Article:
Online questionnaires were pretested and implemented in an EFS (Enterprise Feedback Suite) survey (version 18.3 Questback / Unipark) and distributed by email. In each round, non-responders received a first reminder after 2 weeks and a second reminder 2 weeks later. Questionnaires in subsequent rounds were sent to all panelists who had responded to the questionnaire of the preceding round. Missing data in questionnaires were excluded from data analysis.

First-round questionnaire and analysis

In the first round, personal details of the panelists (i.e. country of residence, professional background, current occupation / position and years of experience) were collected.

The questionnaire described the aim of the Delphi study, a short summary of current knowledge and the definition of IADL in accordance with Sikkes and Rotrou [2]. The ICF framework [22] was provided as a model for further discussion. The first-round questionnaire asked one open-ended question: “What are the relevant factors of physical and cognitive function, as well as, personal and environmental factors influencing IADL functioning in people with MCI?” Panelists were prompted to list all relevant factors for each domain separately (i.e. physical function, cognitive function, environmental factors and personal factors). The first-round questionnaire can be found in the Additional file 1.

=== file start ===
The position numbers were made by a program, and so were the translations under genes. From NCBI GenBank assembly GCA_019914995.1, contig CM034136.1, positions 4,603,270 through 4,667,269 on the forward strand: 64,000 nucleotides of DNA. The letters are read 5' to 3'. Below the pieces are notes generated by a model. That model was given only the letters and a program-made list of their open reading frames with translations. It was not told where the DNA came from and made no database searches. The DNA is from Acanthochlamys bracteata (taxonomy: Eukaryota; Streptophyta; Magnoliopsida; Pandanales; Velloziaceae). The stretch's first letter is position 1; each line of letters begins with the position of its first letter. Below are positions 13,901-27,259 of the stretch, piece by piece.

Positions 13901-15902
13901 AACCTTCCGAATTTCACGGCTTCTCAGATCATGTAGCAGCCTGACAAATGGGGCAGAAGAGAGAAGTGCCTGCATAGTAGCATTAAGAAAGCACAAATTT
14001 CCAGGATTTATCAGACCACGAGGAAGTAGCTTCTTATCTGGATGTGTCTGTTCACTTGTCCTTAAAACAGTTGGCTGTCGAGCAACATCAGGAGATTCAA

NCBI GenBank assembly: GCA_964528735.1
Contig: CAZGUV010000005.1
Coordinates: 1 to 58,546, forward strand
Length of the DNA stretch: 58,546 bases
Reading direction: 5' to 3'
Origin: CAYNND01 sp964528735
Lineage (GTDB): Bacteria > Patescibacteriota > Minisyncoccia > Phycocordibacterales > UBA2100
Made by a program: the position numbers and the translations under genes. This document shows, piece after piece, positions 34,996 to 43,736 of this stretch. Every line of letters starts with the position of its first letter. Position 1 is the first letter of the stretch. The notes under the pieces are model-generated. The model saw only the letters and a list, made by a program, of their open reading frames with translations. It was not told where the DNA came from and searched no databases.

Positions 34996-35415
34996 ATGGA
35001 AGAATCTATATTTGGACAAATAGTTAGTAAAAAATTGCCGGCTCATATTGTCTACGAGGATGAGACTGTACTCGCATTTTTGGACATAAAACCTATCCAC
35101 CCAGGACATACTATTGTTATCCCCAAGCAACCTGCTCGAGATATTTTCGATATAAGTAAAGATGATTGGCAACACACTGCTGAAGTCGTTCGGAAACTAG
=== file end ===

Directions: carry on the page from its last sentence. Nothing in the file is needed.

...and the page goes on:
A deductive content analysis was performed on all responses [39]: two researchers (MB and a research fellow) independently grouped the mentioned factors into the domains of the ICF framework [22]. Accordingly, environmental factors were defined as factors that are not under the control of the person and personal factors as those possible influencing factors independent of MCI. Depending on personal preference, some factors could be seen both as “personal factors” as well as “environmental factors”, e.g. socio-cultural factors. If appropriate, these factors were included in both domains. Answers describing the same factor in a slightly different manner were merged into one factor [38], whereas specifically-named factors were not comprised into broader functions, e.g. “planning” into “executive function”. Factors were formulated neutrally, without using qualifiers [22], e.g. “impaired vision” was formulated as “seeing function”. Differences in categorization were resolved through discussion with a third researcher (KN) [38].

Second-round questionnaire and analysis

The questionnaire included all factors mentioned in the first round, together with their frequency, presented for each domain separately. Panelists were then asked to state whether the presented factors were relevant or not.

Percent-agreement on the factors was calculated. Factors reaching ≥70% or ≤ 10% agreement were excluded from the third round questionnaire in accordance with the Delphi methodology [38]. Factors reaching ≥70% percent-agreement were included in the model.